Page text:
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1

houston  

NLE Websites -- All DOE Office Websites (Extended Search)

Rice University/University of Houston Rice University/University of Houston Research in Quantum Theory S. Cooper, K. Moore D. Kouri (University of Houston) T. Brown (Clear Creek High School) In our research our goal was to understand the principles supporting quantum mechanics. By at- tending lectures, research meetings and even a business presentation, we were able to begin un- derstanding theory as well as practical applications. As the program progressed, we furthered our knowledge of what quantum mechanics is and of advanced mathematical methods. In the end, the applications of theoretical properties and physical applications can span from economics to the oil industry. Applications of MATLAB in Imaging Physics H. Sebesta M. Das (University of Houston) T. Brown (Clear Creek High School)

2

Chemical and Meteorological Characteristics Associated with Rapid Increases in O3 in Houston, Texas  

SciTech Connect

We report here on measurements made from the 62nd story of the Williams Tower on the west side of Houston, Texas between August 15 and September 15, 2000. The time series of trace gases differ from those at many other urban sites in having very rapidly increasing spikes of O3, HCHO and PAN. Measurements show that the highest O3 levels in Houston are not always those measured at the surface, and the extreme values may occur aloft. Plumes with high O3 appear to be produced largely from local sources and to have the potential to form additional O3. The ozone production efficiency (7 molecules of O3 produced per molecule of NOx consumed) when ?O3/?t ? 20 ppb per 15 minutes was found to be smaller than estimates made from observations directly downwind of the Ship Channel petrochemical plants (e.g., ~12). Back-trajectories show that simple straight line flow was associated with mean O3 levels of 56 ppb, in contrast to flow patterns associated with a decrease in wind speed or flow reversal, which were associated with mean values of 63 ppb and extremes in excess of 125 ppb. VOC samples taken during periods when ?O3/?t ? 20 ppb per 15 minutes were elevated and in particular light olefins were more than a factor of 7 greater than the corresponding samples collected on other occasions. No significant increase in isoprene at the Williams Tower was associated with these episodes. When air passed over stack emissions in eastern Houston, rich in VOCs, a Lagrangian model simulated O3 production rates of ~50 ppb hr–1.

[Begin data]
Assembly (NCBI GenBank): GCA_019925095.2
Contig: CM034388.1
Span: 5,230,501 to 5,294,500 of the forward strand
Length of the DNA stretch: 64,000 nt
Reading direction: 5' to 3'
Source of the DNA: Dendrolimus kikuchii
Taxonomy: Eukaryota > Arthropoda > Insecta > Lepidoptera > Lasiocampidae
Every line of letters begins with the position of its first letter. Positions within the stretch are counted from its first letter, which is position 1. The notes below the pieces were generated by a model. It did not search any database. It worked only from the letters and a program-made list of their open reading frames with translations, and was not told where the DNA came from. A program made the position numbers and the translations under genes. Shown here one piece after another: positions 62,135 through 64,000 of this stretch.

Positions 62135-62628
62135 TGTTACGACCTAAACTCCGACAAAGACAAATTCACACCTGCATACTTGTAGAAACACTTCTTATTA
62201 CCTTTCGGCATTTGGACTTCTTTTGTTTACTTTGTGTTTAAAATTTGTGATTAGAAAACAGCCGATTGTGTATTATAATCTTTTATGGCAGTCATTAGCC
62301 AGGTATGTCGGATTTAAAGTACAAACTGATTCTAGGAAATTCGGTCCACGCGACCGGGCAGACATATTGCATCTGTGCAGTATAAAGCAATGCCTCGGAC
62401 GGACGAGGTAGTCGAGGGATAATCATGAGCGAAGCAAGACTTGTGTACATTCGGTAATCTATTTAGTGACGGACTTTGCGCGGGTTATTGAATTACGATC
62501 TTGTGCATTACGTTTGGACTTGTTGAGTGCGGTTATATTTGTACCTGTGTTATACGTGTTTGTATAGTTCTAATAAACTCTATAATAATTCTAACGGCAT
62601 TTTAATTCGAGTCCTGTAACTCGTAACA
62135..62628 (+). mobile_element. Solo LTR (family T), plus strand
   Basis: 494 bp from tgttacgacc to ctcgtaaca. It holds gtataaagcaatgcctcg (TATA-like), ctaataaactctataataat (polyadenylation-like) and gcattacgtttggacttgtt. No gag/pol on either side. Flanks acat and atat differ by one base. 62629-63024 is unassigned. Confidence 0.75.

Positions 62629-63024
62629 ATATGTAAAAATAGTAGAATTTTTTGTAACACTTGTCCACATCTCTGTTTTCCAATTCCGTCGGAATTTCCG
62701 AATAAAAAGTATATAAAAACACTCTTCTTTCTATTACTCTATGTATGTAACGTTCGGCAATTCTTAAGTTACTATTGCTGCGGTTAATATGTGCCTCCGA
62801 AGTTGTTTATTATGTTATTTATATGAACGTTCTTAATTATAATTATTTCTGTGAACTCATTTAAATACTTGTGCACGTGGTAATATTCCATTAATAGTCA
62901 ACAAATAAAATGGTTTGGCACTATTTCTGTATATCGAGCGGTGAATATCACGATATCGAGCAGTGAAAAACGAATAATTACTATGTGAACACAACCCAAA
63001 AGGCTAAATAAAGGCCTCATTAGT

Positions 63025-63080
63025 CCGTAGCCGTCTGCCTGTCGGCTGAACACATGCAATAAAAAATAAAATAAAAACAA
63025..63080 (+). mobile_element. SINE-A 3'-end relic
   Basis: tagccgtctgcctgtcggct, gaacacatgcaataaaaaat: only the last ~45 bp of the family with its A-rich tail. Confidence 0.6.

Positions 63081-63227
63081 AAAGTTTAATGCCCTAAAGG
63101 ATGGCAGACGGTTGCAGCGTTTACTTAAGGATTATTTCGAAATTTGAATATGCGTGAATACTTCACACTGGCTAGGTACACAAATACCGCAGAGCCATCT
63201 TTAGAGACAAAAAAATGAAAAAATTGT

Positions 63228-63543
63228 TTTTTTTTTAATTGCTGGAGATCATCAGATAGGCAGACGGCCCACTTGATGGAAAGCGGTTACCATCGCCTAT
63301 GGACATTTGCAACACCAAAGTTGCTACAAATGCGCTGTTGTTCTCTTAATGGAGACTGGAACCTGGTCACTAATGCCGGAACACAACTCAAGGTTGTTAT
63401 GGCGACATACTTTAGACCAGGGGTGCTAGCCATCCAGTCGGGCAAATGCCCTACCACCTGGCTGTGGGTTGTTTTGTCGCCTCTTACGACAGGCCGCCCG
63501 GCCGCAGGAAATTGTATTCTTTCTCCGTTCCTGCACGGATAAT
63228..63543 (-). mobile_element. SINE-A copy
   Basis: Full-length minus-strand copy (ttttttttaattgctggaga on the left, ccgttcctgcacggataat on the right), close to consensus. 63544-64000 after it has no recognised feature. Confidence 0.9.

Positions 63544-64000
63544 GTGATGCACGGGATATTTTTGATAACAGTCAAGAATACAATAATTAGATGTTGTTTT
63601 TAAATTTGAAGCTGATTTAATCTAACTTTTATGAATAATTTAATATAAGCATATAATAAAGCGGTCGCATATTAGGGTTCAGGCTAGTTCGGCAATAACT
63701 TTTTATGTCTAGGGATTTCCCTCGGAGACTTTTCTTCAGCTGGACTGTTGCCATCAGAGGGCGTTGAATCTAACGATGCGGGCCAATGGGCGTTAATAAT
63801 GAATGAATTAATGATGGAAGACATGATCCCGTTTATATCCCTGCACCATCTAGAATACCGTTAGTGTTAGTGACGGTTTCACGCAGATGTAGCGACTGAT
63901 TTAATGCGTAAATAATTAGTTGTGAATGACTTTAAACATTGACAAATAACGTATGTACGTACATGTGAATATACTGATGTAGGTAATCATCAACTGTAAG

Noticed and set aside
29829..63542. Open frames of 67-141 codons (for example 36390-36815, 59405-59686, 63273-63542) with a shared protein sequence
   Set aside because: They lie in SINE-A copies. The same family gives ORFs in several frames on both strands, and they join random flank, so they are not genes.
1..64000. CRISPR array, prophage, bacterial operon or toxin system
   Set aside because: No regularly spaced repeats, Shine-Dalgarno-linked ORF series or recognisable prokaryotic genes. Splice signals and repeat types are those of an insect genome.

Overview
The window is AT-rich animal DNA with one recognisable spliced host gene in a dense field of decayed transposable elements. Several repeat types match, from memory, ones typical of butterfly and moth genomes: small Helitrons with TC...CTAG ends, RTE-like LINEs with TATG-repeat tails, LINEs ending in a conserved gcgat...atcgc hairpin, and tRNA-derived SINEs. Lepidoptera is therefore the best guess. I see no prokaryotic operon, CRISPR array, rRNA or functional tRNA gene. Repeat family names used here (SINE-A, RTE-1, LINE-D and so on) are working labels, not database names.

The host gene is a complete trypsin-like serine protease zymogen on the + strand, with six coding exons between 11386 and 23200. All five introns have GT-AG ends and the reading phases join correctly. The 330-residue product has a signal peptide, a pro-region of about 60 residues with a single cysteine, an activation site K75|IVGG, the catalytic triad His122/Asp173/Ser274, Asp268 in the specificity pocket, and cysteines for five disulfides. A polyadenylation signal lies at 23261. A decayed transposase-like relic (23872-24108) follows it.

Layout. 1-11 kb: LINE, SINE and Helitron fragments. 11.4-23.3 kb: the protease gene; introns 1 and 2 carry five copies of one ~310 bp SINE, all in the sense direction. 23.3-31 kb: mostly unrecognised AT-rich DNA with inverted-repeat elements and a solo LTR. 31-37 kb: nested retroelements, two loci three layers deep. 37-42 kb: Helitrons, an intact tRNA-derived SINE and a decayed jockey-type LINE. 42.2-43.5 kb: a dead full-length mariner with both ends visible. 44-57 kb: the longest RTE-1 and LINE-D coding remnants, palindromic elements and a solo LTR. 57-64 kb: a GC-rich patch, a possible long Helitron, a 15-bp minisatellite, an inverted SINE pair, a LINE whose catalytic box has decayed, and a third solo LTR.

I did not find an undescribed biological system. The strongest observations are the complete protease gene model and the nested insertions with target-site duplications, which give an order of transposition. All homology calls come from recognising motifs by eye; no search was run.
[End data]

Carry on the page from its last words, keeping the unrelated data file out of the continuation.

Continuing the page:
Berkowitz, Carl M.; Jobson, B Tom T.; Jiang, Guangfeng; Spicer, Chet W.; Doskey, Paul V.

2004-05-25T23:59:59.000Z

3

Category:Houston, TX | Open Energy Information  

Open Energy Info (EERE)

TX TX Jump to: navigation, search Go Back to PV Economics By Location Media in category "Houston, TX" The following 16 files are in this category, out of 16 total. SVFullServiceRestaurant Houston TX Entergy Texas Inc..png SVFullServiceRestauran... 73 KB SVHospital Houston TX Entergy Texas Inc..png SVHospital Houston TX ... 74 KB SVLargeHotel Houston TX Entergy Texas Inc..png SVLargeHotel Houston T... 74 KB SVLargeOffice Houston TX Entergy Texas Inc..png SVLargeOffice Houston ... 74 KB SVMediumOffice Houston TX Entergy Texas Inc..png SVMediumOffice Houston... 78 KB SVMidriseApartment Houston TX Entergy Texas Inc..png SVMidriseApartment Hou... 77 KB SVOutPatient Houston TX Entergy Texas Inc..png SVOutPatient Houston T... 75 KB SVPrimarySchool Houston TX Entergy Texas Inc..png

4

Restaurant Fire Houston Texas 2000  

Science Conference Proceedings (OSTI)

Houston Fast Food Restaurant Fire, Texas, 2000. On February 14, 2000, a fire in a one story restaurant in Texas claimed the lives of two firefighters. ...

2012-07-12T23:59:59.000Z

5

City of Houston Joins Better Buildings Challenge, Partners with...  

Energy.gov (U.S. Department of Energy (DOE)) Indexed Site

of Houston Joins Better Buildings Challenge, Partners with Energy Department to Reduce Energy Waste and Boost Efficiency City of Houston Joins Better Buildings Challenge,...

6

UNIVERSITY OF HOUSTON SYSTEM Board of Regents Meeting  

E-Print Network (OSTI)

.m. PLACE: Hilton University of Houston Hotel Waldorf Astoria Ballroom E, Second Floor 4800 Calhoun Houston. Approval of scope for Energy Research Park Building One FCMP-6 Renovation at the University of HoustonUNIVERSITY OF HOUSTON SYSTEM Board of Regents Meeting 12:45 p.m. -- 4:00 p.m. May 18, 2011 #12

Azevedo, Ricardo

7

A Bad Air Day in Houston  

Science Conference Proceedings (OSTI)

A case study from the Texas Air Quality Study 2000 field campaign illustrates the complex interaction of meteorological and chemical processes that produced a high-pollution event in the Houston area on 30 August 2000. High 1-h ozone ...

R. M. Banta; C. J. Senff; J. Nielsen-Gammon; L. S. Darby; T. B. Ryerson; R. J. Alvarez; S. P. Sandberg; E. J. Williams; M. Trainer

2005-05-01T23:59:59.000Z

8

Houston, Texas: Energy Resources | Open Energy Information  

Open Energy Info (EERE)

Houston, Texas: Energy Resources Houston, Texas: Energy Resources (Redirected from Houston, TX) Jump to: navigation, search Equivalent URI DBpedia Coordinates 29.7632836°, -95.3632715° Loading map... {"minzoom":false,"mappingservice":"googlemaps3","type":"ROADMAP","zoom":14,"types":["ROADMAP","SATELLITE","HYBRID","TERRAIN"],"geoservice":"google","maxzoom":false,"width":"600px","height":"350px","centre":false,"title":"","label":"","icon":"","visitedicon":"","lines":[],"polygons":[],"circles":[],"rectangles":[],"copycoords":false,"static":false,"wmsoverlay":"","layers":[],"controls":["pan","zoom","type","scale","streetview"],"zoomstyle":"DEFAULT","typestyle":"DEFAULT","autoinfowindows":false,"kml":[],"gkml":[],"fusiontables":[],"resizable":false,"tilt":0,"kmlrezoom":false,"poi":true,"imageoverlays":[],"markercluster":false,"searchmarkers":"","locations":[{"text":"","title":"","link":null,"lat":29.7632836,"lon":-95.3632715,"alt":0,"address":"","icon":"","group":"","inlineLabel":"","visitedicon":""}]}